We all know that we have it within us to be as happy as we want, or can be. We also have it in us to activate and then stimulate more of the natural “pleasure” chemicals which are natural in our body, this with no side effects.
All you need to do is realize and then understand what the roles that these various happy chemicals play on the body and mind are, and how they’ve evolved over time.
There are also ways which we’re able to naturally discharge these chemicals resulting in a natural “high,” while simultaneously avoiding the unpleasant one’s in the brain. What happens is that our brains will wire itself from it’s past experiences.
Every time that these neurochemicals happens to surge, what the neurons will do is they’ll begin building connections with each other.
All of your previous life experiences, whether they were good or bad, what they did was they trained your brain to turn on or off certain brain chemicals, and have always done so in the past.
When we were younger and our brains were still developing, the neurons were able to build new connections quickly and easier. But beyond our teenage years, it becomes more difficult to build these new circuits to turn on or off at will.
What it requires is continuous repetition for it to become a habit. So what you need to do is acquire a new habit which you like, and then begin repeating it as much as possible.
Over time, all of your new “happy” habits will then begin to feel natural and impulsive as your old ones, all without needing exterior stimuli which may have unwanted side effects such as addiction.
Activating The Natural “Pleasure” Chemicals In The Brain
Getting Giddy With Endorphin
What any type of physical pain in the body does is it releases endorphin. That is what’s referred to as an endorphin high. Long distance runners, for instance, won’t get the mythical “runners high” unless they’ve pushed themselves far past their limits, usually to the point of painful distress.
What endorphin does is it causes a sense of brief euphoria which will mask the pain. In nature, the release of endorphin will help animals who are injured, and then escape from a predator.
Endorphin also helped our ancestors in running for help once they were injured, so it’s history is based more on survival, and not partying. If you happen to be “high” on endorphin at all times, then you’d be able to touch a hot stove element, or walk around with broken limbs without feeling pain.
Endorphin is meant for coping with emergencies. So if you inflict harm on yourself to stimulate the endorphin chemical, doing so isn’t a smart survival strategy.
Fortunately, there are solutions which include laughing and stretching, as doing so activates your body in irregular ways, which causes moderate endorphin flow.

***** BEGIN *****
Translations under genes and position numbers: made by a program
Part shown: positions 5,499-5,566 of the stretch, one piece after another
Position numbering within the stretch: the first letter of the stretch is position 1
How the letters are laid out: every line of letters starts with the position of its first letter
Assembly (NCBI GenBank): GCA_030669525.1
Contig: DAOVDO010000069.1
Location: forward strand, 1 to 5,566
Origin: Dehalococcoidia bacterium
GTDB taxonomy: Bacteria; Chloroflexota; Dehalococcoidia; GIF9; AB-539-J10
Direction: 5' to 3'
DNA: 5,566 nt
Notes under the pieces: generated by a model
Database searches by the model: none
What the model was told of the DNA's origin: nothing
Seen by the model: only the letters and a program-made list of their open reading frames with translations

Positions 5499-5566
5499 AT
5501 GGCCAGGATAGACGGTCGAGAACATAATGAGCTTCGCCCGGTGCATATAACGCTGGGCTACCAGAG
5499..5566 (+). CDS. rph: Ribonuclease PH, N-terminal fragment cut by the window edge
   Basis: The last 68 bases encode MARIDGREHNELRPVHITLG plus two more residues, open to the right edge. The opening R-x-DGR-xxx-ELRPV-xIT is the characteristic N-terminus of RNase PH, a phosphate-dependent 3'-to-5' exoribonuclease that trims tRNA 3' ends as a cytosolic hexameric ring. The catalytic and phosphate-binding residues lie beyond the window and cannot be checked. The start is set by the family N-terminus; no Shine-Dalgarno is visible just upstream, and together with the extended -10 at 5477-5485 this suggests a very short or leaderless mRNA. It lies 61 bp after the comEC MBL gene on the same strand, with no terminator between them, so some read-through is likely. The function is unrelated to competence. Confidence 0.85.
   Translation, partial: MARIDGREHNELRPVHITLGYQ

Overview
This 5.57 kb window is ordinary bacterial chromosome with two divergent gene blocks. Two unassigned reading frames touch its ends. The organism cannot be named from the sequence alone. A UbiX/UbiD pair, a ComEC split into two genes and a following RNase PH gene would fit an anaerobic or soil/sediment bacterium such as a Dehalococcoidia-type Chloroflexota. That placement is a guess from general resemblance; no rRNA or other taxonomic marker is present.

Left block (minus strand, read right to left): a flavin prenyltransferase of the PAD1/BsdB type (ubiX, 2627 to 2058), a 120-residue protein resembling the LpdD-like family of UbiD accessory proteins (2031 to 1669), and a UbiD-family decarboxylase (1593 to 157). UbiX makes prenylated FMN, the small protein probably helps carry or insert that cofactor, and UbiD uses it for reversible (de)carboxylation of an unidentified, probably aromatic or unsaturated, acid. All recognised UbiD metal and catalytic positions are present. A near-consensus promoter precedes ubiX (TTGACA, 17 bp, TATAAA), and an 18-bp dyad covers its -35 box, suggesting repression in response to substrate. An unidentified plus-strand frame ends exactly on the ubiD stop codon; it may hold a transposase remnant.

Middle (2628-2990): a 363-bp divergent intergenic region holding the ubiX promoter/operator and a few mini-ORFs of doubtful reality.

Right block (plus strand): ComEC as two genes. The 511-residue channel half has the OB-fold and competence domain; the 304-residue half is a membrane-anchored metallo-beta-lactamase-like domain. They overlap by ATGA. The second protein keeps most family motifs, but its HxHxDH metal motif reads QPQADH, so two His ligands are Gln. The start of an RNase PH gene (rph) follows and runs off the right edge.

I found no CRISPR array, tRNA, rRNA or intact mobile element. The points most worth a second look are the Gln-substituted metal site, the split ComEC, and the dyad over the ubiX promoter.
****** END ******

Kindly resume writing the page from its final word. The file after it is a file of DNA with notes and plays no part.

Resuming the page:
This strategy however has its limits. A genuine hearty laugh can’t be produced on demand when something is funny. Proper stretching requires more technique and skill such as doing yoga.
Once you adopt the power of laughing along with proper stretching, what you’ll do is develop opportunities to trigger endorphin.
Setting Goals With Dopamine
In nature, a predator such as a lion will approach it’s prey, then dopamine surges through them which provides the additional energy that’s required for them to hunt.
Our ancestors would release dopamine when they were out in the hot desert just prior to they finally finding a watering hole. This feeling would surge directly before the actual event, such as before they sipped the water. Just seeing the water would activate dopamine in the brain.
For the lion, just smelling their prey would turn on the dopamine. The expectation of getting a reward triggers a good feeling in the brain, and will then release the additional energy which is required to get their reward.
What dopamine does is it alerts your attention to things which meets your needs. The definition of this “need” will depend on your personal life experiences.
Every time that dopamine was activated when we were young, what it did was connect the neurons in our brains. What that did was it wired the brain to meet our needs, making it feel better.
Dopamine can motivate you to seek something out. That could be a law degree, or a perfect 30 foot putt on a green. What dopamine is capable of doing is motivating persistence when pursuing things which meets your needs.
You’re also able to stimulate the good feeling that’s provided by dopamine without damaging or hurting your best interests. Begin by embracing a new goal, and then begin taking small calculated steps towards it on a daily basis.